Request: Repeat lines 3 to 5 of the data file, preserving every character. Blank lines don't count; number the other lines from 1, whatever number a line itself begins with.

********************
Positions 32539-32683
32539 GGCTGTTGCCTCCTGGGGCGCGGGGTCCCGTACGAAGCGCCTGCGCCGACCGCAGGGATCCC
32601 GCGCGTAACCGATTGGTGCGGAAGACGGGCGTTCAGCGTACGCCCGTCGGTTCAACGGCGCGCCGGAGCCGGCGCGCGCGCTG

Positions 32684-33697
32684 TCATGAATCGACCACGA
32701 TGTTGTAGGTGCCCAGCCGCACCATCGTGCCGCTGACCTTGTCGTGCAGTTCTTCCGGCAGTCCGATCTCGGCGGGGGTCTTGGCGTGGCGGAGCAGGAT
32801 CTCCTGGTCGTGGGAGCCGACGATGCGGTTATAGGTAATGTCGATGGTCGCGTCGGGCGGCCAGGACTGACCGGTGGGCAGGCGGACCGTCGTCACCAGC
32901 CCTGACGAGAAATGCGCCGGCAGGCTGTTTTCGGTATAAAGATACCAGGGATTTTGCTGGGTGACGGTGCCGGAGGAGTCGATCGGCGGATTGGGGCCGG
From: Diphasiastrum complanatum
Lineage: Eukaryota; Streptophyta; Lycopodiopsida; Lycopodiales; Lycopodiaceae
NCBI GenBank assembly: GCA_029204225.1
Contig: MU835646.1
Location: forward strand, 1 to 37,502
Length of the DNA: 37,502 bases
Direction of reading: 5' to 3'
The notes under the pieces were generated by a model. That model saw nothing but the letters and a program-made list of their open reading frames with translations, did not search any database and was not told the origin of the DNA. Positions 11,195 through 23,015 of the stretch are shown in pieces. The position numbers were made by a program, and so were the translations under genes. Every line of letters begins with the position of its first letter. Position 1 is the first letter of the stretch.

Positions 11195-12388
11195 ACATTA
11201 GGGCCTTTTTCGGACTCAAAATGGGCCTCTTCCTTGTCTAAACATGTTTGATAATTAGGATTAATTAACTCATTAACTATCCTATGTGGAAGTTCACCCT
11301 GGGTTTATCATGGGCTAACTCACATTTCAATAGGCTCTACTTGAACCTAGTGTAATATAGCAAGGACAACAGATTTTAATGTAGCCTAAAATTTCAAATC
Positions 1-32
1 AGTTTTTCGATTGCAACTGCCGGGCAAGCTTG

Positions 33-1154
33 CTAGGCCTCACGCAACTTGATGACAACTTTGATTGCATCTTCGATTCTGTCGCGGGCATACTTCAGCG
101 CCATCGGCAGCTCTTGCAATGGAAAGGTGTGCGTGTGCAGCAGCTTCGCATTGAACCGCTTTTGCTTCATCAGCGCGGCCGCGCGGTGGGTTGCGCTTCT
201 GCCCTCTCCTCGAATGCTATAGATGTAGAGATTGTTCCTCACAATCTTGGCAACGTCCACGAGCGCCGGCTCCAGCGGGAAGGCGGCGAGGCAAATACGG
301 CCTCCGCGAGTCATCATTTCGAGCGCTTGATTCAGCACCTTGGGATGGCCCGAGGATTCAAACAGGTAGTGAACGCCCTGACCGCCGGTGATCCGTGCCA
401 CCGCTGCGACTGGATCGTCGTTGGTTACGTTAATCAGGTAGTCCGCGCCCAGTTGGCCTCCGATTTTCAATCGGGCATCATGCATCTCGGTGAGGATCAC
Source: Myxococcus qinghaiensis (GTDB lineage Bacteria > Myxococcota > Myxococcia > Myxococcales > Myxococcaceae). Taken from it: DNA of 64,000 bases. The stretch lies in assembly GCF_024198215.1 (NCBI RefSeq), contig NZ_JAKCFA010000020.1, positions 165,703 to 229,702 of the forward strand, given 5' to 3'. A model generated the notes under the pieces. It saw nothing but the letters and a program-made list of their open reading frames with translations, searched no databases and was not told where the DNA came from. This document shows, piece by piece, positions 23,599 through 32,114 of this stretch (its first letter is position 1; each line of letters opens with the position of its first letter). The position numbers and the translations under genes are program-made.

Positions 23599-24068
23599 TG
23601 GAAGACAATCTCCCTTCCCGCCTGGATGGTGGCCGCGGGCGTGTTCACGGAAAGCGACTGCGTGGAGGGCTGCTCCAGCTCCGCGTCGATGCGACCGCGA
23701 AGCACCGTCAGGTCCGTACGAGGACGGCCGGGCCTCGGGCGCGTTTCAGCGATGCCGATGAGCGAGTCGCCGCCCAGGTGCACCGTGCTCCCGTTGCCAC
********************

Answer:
32601 GCGCGTAACCGATTGGTGCGGAAGACGGGCGTTCAGCGTACGCCCGTCGGTTCAACGGCGCGCCGGAGCCGGCGCGCGCGCTG

Positions 32684-33697
32684 TCATGAATCGACCACGA